Bellied up to the main bar is a herd of young guys – most in need of a shave, sporting flip-flops and T-shirts. Across from them in a dark leather sectional sits a brunette flipping through her smartphone, oblivious to her companions – two dudes in Polo shirts weighing in on politics. Opposite, a handful of middle-aged friends in button-downs hover over a narrow communal table stretching nearly the length of the entranceway. Outside, a small patio decked out in high-top tables teems with smokers, smokers’ friends and smokers’ dogs. Hardly an A-list, glitzy crowd, this is just the type of scene where anyone might comfortably blend in.
As you might expect from a fresh-faced endeavor deep in loft country, Alpha Brewing has a funky, laid-back look. A bright, abstract mural welcomes guests to a cozy, minimalist tasting room dressed with little more than a handful of wooden tables and a couch. From the center of the main bar, barkeeps pull on 10 taps – imposing pieces of custom metal (artwork in themselves) from which flows the real lifeblood of the place.
To read more about what Matt Berkley thought of this this tucked-away beer bar, click here.
-Photo by Jonathan Gayman

In This Issue: New & Notable – Central Table Food Hall

Tuesday, August 13th, 2013
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Describe it as a food emporium. Label it a communal dining experience. Compare the concept to New York’s The Plaza Food Hall, L.A.’s Umamicatessen or even Tokyo’s Takashimaya food hall. Say it’s a nightclub for foodies.

Just don’t call Central Table Food Hall a food court.

Central Table is St. Louis’ first experience with the national food hall explosion. Situated on the first floor of Barnes-Jewish Hospital’s newly constructed Center for Outpatient Health on the corner of South Euclid Avenue and Forest Park Parkway, the hall takes up nearly a city block. It’s a concept that could only work in the densely populated and mobile Central West End. While its executive chef Nick Martinkovic was imported from Brooklyn’s popular farm-to-table Roberta’s, the food and the rest of the talent are locally sourced. Managing this mammoth operation is Matt McGuire, recently of Brasserie but best known as the man behind the departed – and terribly missed – King Louie’s. When Elliot Harris parks his Chop Shop sushi food truck for the night, he rolls maki and constructs beautiful displays of superb sushi and nigiri at Central Table.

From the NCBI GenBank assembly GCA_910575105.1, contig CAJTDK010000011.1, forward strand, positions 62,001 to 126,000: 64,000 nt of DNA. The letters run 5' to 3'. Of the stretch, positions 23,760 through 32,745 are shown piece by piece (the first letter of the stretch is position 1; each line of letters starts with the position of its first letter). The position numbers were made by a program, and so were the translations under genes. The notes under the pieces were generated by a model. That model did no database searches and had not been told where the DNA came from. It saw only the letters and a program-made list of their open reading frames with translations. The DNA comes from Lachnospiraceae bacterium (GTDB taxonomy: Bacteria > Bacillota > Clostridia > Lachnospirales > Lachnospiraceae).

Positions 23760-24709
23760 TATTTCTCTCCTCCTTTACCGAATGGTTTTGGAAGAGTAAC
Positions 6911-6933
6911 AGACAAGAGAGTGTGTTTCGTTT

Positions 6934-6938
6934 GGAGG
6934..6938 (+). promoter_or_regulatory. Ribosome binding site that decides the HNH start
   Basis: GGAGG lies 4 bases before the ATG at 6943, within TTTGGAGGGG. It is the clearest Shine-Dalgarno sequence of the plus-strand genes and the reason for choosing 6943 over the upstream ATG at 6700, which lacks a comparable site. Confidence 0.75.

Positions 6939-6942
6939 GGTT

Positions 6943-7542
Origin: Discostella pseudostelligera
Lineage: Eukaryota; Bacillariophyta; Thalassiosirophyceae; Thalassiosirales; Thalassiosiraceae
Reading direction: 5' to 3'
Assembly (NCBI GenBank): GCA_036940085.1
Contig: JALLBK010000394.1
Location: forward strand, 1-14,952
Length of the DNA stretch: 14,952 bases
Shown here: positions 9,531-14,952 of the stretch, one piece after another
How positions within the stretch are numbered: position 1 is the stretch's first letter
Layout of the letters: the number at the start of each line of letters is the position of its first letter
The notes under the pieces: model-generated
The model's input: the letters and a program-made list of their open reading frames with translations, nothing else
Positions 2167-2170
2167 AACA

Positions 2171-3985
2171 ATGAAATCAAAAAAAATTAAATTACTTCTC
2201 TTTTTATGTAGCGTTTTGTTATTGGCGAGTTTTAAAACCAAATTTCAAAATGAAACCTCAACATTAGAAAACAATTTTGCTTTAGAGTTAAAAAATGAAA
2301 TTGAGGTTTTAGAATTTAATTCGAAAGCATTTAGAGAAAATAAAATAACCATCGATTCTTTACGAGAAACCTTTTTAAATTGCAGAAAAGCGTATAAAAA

Within this broad gastro-landscape, there is something for everyone – a statement that typically signals, “Warning: Boredom and Mediocrity Ahead.” Yet, Central Table keeps things interesting.

See what reviewer Michael Renner thought of Central Table’s diverse offerings here.

 -Photo by Elizabeth Jochum

 

 

In This Issue: New and Notable – Pan D’Olive

Thursday, July 11th, 2013

{Lobster ravioli}

While Pan D’Olive, the pan-Mediterranean restaurant housed in the former Mihalis Chophouse on McCausland Avenue, is not new (It opened in November 2012.), it is notable for a few reasons. First, there’s the affordability: Most entrees are in the mid-teens and no meze is over 10 bucks. And happy hour revelers can truly revel over the $3 select cocktails and house wines, $2 draft beers, $1 select small plates and half-price flatbreads. Then there is the space: sleek and stylish, with acres of dark wood, lots of subdued lighting and a spacious, multilevel layout, including the bar area with its illuminated bar top and striking mezzanine lounge.

Click here to read more of what Michael Renner thought about Pan D’Olive.

–Photo by Elizabeth Jochum

New and Notable: Niche

Thursday, May 2nd, 2013

{Braised Carrot: barigoule, quinoa, dill, chive, yeast}

Did Gerard Craft break your heart when he moved Niche from the city’s quaint yet quirky Benton Park to the county’s corporate yet classy Clayton? Did you sigh with resignation when you learned the new Niche dropped a la carte entrees in favor of its four-course prix fixe and nine-course tasting menus? Craft offers no apologies. As the owner of four top St. Louis restaurants, he doesn’t have to.

Read the rest of Michael Renner’s review of Niche, here.

— photo by Carmen Troesser